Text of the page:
Rosalynn Carter was en route to Japan that day. It was half a dozen years after 1980, when Jimmy Carter lost the presidency to Ronald Reagan. Mrs. Carter had several hours layover before for her Alaska Airline flight to Narita. She had set aside an hour as an opportunity to meet with someone from the local press.
J. D. Alexander, the Seattle Post-Intelligencer editor at the time, alerted me (I was the P-I’s city columnist). I wasted little time getting to Sea-Tac, finding the Alaska lounge, and locating the by-now familiar face of Rosalynn Carter.
Mrs. Carter was impeccably dressed in an understated suit with a lace-edged blouse. You might easily mistake her for a businesswoman, traveling to meet with a board of directors. She appeared relaxed and at ease, fully in the present, even though she must have been traveling for some time from her home in Plains, Georgia.
After I introduced myself, we exchanged pleasantries. She volunteered that it was always a thrill to fly into the Seattle area, with the breathtaking views of Mount Rainier and the vast temperate forest.
I asked her how she was adjusting to life after the White House. She said that she “missed the people” more than she missed the daily routine. During Jimmy’s presidency, she had attended Cabinet meetings and had worked with staffers. She had carried a briefcase to her office in the West Wing daily and met with officials and visiting dignitaries.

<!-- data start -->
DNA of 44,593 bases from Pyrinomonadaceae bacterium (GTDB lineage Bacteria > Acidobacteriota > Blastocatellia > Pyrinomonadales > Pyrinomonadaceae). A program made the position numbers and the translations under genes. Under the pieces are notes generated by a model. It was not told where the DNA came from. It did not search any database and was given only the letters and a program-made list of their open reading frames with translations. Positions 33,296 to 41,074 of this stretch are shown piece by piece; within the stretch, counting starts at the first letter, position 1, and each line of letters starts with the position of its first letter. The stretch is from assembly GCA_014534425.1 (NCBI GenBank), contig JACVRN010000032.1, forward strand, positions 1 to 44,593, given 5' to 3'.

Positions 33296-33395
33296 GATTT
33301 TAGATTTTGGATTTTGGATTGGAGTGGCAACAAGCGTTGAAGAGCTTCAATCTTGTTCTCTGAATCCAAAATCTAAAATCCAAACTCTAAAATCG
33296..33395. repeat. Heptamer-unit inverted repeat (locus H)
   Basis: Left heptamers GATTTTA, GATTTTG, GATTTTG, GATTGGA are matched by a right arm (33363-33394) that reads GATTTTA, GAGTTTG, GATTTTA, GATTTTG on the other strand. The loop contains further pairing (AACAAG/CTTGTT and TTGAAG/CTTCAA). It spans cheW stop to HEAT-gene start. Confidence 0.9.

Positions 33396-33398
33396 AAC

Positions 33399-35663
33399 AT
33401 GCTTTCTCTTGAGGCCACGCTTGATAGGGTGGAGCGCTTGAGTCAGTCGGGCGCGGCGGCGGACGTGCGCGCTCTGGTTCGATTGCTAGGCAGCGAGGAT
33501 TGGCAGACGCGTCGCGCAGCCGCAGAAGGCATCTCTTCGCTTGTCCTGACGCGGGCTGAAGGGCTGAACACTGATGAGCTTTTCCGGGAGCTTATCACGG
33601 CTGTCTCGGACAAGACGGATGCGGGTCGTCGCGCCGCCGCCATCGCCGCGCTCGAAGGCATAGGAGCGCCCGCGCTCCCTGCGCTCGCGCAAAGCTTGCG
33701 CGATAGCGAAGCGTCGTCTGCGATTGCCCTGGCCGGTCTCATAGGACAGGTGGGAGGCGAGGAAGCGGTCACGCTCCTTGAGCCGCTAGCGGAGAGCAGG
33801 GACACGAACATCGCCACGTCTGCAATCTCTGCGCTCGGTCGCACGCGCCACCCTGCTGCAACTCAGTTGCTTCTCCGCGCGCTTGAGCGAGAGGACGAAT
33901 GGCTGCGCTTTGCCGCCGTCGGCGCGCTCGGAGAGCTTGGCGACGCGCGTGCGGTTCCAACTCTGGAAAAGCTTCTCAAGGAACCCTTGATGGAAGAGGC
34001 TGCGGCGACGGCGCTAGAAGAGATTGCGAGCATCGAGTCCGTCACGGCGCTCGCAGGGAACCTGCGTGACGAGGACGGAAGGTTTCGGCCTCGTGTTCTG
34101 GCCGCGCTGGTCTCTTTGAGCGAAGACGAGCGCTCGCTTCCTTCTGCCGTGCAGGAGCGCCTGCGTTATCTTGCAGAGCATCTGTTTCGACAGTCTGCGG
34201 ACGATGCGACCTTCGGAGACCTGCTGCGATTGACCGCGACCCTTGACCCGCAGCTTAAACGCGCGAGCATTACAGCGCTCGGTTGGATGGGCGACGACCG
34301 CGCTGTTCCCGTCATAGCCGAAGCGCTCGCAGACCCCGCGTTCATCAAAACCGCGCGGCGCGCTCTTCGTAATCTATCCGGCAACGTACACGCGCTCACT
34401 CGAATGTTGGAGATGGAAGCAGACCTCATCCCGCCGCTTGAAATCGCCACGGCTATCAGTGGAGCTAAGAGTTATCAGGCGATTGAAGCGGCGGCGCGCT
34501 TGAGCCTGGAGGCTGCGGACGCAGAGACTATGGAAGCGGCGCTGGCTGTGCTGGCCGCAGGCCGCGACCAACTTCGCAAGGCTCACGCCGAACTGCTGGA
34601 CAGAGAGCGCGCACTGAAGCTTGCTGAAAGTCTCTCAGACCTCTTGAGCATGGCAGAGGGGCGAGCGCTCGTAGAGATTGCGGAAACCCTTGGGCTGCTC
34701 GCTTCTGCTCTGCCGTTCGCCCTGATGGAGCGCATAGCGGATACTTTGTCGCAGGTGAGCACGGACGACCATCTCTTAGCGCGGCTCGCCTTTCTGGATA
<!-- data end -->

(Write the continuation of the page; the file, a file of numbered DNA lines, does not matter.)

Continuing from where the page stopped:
She allowed that it was good not to be always on stage and in the public eye. It was good, also, for the man she called “Jimmy” not to carry the immense weight of world crises. She acknowledged their final days in the White House — faced with the Iranian hostage crisis – had been very tense. The urge to do what one could to bring the hostages home mattered, she said, far more than winning an election.
But she quickly drew the conversation back to the main reason for her travel: she said she was going to Japan on behalf of Habitat for Humanity, the global nonprofit housing organization that works across states and countries. At that time Habitat was being introduced in Japan. She said she would be “working as a volunteer, helping to build housing.” The Habitat model enlists volunteers who work alongside the prospective homeowners, “building homes and a world where everyone has a decent place to live.”
Mrs. Carter was evangelical about her involvement with Habitat as well as the work she began in the White House on mental health care. Our time together was short, as they had begun calling her plane. But we did have enough time to bid goodbye. It was when she extended her hand to me that I saw a sight I would never forget. Her fingers were scarred and callused. These were not the hands that matched that chic traveling outfit, but hands that had hammered nails and raised roof beams.